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The word is obviously derived from the noun 'programme' however I can't work out which way it's most likely to have been created.

I'm thinking its either descended from the British spelling of the 'programme' and is therefore a semantic shift and a clipping or is was formed in America where the spelling is "program" for all meanings of the noun and is therefore only a semantic shift.

I'm thinking of the former as the other tenses of the words eg 'programming' and 'programmed' still contain the double 'm' but I'm unsure.

Any help?

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My impression of semantic shift is the evolution of a word or term so that it is significantly different in meaning from the original sense. If that is the case, program, either as a verb or a noun referring to the operation of a computer, has not strayed far from the meaning attributed to the word since the 1800s.

According to etymonline.com, as a noun, program is derived from

1630s, "public notice," from Late Latin programma "proclamation, edict," from Greek programma "a written public notice," from stem of prographein "to write publicly," from pro- "forth" (see pro-) + graphein "to write" (see -graphy).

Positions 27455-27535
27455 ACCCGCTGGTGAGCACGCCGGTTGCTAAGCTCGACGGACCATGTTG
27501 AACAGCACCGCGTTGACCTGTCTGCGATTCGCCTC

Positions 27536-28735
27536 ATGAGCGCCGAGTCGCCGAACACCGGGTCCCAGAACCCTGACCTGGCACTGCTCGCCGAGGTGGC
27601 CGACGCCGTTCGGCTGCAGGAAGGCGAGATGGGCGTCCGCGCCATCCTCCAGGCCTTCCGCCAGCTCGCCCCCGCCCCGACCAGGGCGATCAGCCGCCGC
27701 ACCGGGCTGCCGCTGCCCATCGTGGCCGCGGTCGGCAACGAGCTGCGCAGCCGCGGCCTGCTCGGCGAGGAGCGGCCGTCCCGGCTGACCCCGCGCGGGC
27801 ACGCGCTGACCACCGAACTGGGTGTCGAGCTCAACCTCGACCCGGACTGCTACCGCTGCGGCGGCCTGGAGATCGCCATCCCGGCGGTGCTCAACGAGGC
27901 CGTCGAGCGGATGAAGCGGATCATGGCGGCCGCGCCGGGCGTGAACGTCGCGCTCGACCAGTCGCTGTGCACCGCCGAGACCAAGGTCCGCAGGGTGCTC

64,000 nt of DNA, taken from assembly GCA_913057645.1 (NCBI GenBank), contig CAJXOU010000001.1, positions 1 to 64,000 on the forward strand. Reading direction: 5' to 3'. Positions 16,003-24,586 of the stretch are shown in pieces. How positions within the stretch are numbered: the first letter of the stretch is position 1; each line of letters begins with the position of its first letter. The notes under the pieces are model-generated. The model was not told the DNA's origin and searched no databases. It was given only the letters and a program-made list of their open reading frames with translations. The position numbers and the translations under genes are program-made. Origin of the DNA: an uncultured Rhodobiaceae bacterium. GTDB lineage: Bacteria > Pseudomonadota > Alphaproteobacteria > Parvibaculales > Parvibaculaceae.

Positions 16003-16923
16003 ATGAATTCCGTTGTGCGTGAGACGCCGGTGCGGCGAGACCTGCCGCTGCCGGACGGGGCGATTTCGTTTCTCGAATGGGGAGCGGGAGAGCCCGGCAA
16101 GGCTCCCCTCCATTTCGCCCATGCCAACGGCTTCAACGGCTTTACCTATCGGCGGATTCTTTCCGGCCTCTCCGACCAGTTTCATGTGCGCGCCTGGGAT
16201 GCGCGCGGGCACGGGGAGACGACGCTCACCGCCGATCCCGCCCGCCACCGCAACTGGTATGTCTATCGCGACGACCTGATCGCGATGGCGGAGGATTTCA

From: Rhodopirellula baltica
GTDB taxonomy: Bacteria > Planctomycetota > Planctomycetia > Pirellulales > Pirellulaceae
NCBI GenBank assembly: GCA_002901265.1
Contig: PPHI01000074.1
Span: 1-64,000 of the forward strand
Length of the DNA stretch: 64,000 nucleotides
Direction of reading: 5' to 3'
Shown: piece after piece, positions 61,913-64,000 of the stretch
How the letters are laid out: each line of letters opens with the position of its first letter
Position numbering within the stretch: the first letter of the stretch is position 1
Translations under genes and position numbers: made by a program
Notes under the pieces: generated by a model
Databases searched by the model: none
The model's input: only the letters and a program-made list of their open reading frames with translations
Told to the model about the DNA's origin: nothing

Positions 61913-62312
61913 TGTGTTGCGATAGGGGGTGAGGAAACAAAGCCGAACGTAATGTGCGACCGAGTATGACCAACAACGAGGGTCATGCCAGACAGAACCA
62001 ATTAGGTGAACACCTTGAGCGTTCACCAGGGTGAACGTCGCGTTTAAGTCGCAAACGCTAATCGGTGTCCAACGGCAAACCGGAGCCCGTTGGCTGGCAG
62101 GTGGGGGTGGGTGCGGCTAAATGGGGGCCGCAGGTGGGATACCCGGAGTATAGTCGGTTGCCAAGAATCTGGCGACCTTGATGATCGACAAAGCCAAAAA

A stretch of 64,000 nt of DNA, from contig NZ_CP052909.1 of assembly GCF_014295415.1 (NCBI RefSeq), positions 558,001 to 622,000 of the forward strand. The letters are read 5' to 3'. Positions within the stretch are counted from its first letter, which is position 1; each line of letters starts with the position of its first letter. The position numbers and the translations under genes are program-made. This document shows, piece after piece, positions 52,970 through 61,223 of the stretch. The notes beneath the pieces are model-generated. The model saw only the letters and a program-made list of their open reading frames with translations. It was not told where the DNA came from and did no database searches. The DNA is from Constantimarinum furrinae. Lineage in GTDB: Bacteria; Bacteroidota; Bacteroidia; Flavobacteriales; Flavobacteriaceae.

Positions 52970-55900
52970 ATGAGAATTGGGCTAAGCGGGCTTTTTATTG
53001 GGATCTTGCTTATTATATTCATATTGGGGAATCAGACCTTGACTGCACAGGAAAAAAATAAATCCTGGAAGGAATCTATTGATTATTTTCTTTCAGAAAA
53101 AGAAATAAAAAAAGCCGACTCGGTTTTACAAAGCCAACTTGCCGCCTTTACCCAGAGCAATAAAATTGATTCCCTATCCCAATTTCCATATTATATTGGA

General sense of "a definite plan or scheme" is recorded from 1837. Meaning "list of pieces at a concert, playbill" first recorded 1805 and retains the original sense. That of "objects or events suggested by music" is from 1854. Sense of "broadcasting presentation" is from 1923. Computer sense (noun and verb) is from 1945. Spelling programme, established in Britain, is from French in modern use and began to be used early 19c., originally especially in the "playbill" sense. Program music attested from 1877.

While the computer sense is listed as beginning in 1945, a computer program is a definite plan or scheme for the operation of the machine. That type of usage goes back to at least 1837.

Similarly, etymonline.com describe the verb derivation

1889, "write program notes;" 1896, "arrange according to program," from program (n.). Of computers from 1945. From 1963 in the figurative sense of "to train to behave in a predetermined way." Related: Programmed; programming.

Again is suggests computer usage beginning in 1945. However, in 1889 program is used to mean write program notes which is what a computer programmer does. The meaning arrange according to a program from 1896 also seems pretty close to modern computer programming activities.

This sounds like old wine in new bottles.

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  • In modern Greek, it is my sense that the word means "a plan" as for what one is going to do today. We see: en.wiktionary.org/wiki/… and it seems like even in ancient times there was a word not far in meaning from modern word.
    – releseabe
    Feb 2, 2022 at 11:01

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